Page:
Salary Sacrifice Benefits

There are a number of 'salary sacrifice' benefits including Cycle to Work. Employees can sacrifice a portion of salary to pay for these facilities, thus saving on both income tax and National Insurance Contributions (social security payments - FICA equivalent).

The company also saves as they are not having to pay their share of National Insurance Contributions on the sacrificed salary.

Commuter Benefits

Business travel costs may be paid directly or reimbursed by the employer and are not taxable. However, personal commuting costs to a regular place of work, if paid or reimbursed by the employer, will be treated as additional pay and subject to payroll withholding taxes.

Most employers would not make any contribution towards commuting costs. Many London based employers provide a 'Season Ticket Loan' facility (the loan is interest free up to a maximum value of £10,000) to assist those employees commuting by train. An annual season ticket is more cost effective than purchasing a daily, weekly or monthly ticket.

The loan is repaid in 12 equal monthly instalments via deductions from net pay – a loan agreement specifies the terms, including early repayment in the event an employee leaves during the loan period.

Gym Membership

Where an employer provides gym membership for employees, this will be treated as a 'Benefit in Kind' and subject to employee income tax and employer social security.

It is possible for the employer to pay for access to a discount site where the employee can contract directly (at their own expense) and this facility will not be taxed.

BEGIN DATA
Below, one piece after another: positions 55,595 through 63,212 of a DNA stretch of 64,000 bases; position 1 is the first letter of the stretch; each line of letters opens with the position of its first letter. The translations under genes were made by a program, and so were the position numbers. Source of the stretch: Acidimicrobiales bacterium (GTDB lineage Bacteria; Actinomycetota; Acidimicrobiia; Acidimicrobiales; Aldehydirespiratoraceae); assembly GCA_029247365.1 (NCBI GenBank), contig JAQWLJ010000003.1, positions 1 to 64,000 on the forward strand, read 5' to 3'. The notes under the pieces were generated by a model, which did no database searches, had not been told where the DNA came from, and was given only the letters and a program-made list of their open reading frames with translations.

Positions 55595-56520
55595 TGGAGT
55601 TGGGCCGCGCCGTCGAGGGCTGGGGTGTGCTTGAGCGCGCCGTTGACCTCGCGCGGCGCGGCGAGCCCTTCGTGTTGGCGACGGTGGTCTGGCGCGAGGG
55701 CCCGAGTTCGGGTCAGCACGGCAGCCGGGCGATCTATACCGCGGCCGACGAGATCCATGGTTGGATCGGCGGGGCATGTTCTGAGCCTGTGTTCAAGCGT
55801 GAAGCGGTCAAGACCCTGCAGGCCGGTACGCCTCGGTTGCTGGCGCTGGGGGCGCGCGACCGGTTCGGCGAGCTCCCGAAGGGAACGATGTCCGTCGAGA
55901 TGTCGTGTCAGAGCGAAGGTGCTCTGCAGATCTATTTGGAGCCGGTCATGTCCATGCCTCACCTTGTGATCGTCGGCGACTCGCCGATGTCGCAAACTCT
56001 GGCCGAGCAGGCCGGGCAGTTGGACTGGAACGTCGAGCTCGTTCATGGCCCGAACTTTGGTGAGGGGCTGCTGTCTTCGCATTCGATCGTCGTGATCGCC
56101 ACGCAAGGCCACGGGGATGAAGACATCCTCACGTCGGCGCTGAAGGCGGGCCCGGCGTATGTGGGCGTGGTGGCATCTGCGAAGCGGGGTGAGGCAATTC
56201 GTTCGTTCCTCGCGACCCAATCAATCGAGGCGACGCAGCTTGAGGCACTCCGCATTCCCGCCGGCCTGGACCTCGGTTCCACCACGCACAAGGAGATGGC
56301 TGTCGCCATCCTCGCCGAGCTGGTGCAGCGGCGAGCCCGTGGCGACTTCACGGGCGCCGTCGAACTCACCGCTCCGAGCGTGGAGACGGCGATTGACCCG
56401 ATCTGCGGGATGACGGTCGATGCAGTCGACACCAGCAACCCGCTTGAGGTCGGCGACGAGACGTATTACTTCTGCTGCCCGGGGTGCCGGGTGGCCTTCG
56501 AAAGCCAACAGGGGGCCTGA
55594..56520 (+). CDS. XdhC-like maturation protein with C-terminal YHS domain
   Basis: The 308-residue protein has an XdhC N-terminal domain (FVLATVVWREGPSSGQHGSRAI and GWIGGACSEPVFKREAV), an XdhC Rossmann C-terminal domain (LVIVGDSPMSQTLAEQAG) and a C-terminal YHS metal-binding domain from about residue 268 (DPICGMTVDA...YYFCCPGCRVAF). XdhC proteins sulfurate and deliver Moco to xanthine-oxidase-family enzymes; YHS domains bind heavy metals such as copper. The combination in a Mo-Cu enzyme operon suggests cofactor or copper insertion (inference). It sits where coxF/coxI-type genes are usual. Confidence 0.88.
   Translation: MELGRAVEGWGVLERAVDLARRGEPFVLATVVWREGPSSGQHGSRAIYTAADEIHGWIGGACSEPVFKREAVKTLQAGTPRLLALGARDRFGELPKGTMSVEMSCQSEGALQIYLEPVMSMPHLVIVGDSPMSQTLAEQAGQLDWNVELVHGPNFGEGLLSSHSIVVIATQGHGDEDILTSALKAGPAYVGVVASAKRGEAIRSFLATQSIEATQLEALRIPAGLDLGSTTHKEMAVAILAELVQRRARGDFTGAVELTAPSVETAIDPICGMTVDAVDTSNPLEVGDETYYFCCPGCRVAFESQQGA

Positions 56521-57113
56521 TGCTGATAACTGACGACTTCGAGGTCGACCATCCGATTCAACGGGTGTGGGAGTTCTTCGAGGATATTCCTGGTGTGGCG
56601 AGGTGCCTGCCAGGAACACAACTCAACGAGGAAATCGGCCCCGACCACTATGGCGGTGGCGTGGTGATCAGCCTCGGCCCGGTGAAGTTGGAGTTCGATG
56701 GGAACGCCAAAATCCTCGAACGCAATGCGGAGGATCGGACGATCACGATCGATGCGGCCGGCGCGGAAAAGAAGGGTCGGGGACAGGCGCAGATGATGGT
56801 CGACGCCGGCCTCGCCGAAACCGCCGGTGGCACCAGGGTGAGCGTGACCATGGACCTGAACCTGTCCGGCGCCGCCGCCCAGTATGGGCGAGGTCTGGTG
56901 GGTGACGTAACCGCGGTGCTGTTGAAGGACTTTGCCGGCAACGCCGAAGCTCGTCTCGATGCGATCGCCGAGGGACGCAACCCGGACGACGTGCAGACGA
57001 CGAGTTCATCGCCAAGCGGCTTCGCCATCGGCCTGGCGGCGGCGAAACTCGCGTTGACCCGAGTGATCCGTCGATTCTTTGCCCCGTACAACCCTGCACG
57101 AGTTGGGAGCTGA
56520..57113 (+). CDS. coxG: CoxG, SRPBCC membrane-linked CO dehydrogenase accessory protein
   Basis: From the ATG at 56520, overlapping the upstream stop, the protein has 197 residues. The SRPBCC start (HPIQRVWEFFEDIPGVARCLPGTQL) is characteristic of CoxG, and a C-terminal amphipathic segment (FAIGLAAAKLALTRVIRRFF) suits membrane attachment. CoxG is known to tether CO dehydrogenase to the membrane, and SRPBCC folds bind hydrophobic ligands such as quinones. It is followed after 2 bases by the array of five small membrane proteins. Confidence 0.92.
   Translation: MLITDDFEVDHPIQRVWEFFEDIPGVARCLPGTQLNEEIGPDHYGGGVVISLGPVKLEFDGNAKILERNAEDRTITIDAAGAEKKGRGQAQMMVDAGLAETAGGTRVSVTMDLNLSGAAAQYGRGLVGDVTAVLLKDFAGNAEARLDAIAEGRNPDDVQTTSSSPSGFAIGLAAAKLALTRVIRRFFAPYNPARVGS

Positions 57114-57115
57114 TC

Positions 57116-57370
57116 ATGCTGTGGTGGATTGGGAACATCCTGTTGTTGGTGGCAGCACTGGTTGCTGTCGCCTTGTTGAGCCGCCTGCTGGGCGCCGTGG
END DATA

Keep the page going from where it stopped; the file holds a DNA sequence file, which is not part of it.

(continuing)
Pay Expectations

Unlike the US where it may be more common to make salary payments to employees on a weekly or bi-weekly basis (and by check or 'cheque'), in the UK employees usually expect to be paid calendar monthly (normally on the last working day of the month).

Most UK employees are used to receiving their salary via a bank transfer directly into their personal bank account.

They will also expect to receive a payslip outlining what they have been paid, with any tax, social security and benefit deductions detailed.


It is mandatory in England and Wales to provide at least 28 days' paid annual leave (vacation) for full time employees. Public/Bank Holidays can be included this amount (of which there are 8 in 2020). Public/Bank Holidays differ slightly in Scotland and Northern Ireland.

Additional Benefits include:

  • Vision (it is better to self-insure for small groups)
  • Critical Illness
  • Key Person Protection
  • Employee Assistance Programs
  • Stock Options (if offered in the US, Stock Options will need to be considered for the UK, however they may need restructuring)

UK Bank Accounts

Most UK Employee Benefit and Workplace Pension providers will expect to collect premiums and contributions from a local UK bank account and not via international bank transfer. With this in mind, it is important to start the process early when setting up in the UK. The rules are strict and can take time to comply with. The process is simpler for a UK incorporated company but less straightforward (although not impossible) for a 'Payroll only' registered business.

Everywhere Differs, Seek Advice

In the UK, the provision of a solid employee benefits package relevant to the industry sector is essential for recruiting and retaining quality staff.

Updated December 2019. The content of this article is intended to provide a general guide to the subject matter. Specialist advice should be sought about your specific circumstances.

For more information, please contact:

Tim Atkins
Director, Employee Benefits & Financial Services
F&L Financial Services Limited: authorised and regulated by the Financial Conduct Authority
+44 (0)20 7430 5898